There may be a reason why a payment should be made. Perhaps the Minister thinks that the council would outsource its operations of investigation into maladministration. I asked the Minister this morning whether he had private investigators or opinion research in mind, and he said possibly a university. Will he explain more fully what the payments are? Are they simply payments to contractors, or does he think that it may be necessary, in the course of an investigation into maladministration, to pay money to a whistleblower. That is what happens in some criminal justice cases. Is he talking about information received or just contracting out functions?

Amendment No. 245 would allow the council to adopt its own procedure for investigating complaints; it would make specific provision for the council to do that. Amendment No. 246 refers to our old friend, the affirmative resolution procedure—the Minister will not be surprised to see it, but it is not a laughing matter. The regulations are important but we have not seen them. I am asking all sorts of questions about them but the way in which matters are to be dealt with is important. Many bodies, to which I have referred, want the council to be independent and to be able to run its own affairs. If that is not to be the case, and lots of restrictions are to be in place, the affirmative resolution procedure will allow us, the parliamentarians—not just the Government—to decide what should happen. That would be a proper guardian for the independence of the council.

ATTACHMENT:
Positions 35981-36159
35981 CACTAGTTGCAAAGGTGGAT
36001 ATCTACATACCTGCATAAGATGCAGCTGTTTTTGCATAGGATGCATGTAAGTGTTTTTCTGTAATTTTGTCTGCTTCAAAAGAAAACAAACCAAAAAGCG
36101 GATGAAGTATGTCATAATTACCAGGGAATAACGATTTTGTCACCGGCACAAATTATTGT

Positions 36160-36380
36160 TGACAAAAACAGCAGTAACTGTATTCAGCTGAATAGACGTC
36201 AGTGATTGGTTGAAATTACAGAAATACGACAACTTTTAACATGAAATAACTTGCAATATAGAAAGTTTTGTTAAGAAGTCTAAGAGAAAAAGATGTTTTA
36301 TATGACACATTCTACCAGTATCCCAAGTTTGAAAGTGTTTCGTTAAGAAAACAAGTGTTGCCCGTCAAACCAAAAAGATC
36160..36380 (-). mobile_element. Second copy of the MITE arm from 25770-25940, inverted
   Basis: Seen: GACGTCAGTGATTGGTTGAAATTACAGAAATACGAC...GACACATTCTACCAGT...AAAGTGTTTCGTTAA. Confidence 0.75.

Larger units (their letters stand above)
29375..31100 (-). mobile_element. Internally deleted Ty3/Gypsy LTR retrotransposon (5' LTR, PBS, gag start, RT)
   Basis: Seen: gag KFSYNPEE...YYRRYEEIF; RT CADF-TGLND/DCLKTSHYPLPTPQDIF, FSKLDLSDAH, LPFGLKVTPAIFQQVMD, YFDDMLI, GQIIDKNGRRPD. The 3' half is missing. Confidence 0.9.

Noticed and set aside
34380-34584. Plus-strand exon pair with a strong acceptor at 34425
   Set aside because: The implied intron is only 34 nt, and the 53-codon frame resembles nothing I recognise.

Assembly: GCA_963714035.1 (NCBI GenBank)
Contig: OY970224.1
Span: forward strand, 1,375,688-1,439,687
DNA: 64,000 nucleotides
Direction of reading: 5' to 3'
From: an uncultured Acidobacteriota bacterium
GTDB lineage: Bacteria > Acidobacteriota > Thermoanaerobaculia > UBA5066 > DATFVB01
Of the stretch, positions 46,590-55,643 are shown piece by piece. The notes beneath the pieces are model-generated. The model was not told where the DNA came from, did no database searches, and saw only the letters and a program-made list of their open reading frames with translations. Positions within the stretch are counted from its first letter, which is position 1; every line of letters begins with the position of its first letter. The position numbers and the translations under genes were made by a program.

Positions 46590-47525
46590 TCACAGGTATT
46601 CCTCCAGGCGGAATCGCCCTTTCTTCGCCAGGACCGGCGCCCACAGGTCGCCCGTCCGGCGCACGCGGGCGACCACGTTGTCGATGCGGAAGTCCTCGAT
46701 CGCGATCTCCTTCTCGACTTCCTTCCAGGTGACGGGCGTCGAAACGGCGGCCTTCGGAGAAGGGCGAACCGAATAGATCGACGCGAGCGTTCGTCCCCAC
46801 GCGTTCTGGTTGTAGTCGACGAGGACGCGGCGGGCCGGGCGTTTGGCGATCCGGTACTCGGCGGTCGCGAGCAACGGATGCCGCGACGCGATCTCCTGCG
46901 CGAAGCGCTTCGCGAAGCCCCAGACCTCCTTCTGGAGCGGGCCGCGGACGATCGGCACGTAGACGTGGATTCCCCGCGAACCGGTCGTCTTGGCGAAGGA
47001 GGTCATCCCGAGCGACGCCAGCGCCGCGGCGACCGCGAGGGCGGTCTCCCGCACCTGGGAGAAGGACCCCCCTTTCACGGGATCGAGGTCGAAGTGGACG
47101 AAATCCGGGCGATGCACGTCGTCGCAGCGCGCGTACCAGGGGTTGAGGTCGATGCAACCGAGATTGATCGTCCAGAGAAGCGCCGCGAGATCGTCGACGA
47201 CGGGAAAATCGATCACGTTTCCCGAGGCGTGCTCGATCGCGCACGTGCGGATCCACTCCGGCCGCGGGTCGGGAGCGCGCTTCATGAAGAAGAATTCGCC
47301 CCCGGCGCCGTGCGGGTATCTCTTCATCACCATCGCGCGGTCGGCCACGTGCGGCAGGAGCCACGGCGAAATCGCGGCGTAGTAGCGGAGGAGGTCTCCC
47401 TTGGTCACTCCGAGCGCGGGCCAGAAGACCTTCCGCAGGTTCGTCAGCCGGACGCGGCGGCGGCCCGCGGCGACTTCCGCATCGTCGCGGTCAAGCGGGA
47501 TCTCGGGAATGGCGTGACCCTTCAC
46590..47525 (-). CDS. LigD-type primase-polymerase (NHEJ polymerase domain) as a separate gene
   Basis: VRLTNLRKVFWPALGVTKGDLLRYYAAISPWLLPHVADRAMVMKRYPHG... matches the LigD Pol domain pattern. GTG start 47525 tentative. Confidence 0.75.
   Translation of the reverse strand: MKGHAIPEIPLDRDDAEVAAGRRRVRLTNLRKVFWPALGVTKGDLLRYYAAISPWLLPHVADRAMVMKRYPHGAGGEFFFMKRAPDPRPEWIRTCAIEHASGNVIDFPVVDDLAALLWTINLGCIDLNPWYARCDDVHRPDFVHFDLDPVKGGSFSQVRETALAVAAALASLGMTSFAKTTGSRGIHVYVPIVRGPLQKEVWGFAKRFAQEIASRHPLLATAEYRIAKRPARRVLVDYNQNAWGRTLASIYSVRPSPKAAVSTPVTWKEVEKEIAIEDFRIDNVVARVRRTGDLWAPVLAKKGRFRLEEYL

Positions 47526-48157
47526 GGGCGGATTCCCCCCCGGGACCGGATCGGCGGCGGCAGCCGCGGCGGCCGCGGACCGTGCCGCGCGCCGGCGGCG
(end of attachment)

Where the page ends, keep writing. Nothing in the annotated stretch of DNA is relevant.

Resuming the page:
The Chairman: I am of the view that the scope of the amendments allows a full debate on the clause. A stand part debate is therefore unlikely, and hon. Members will doubtless direct their minds accordingly.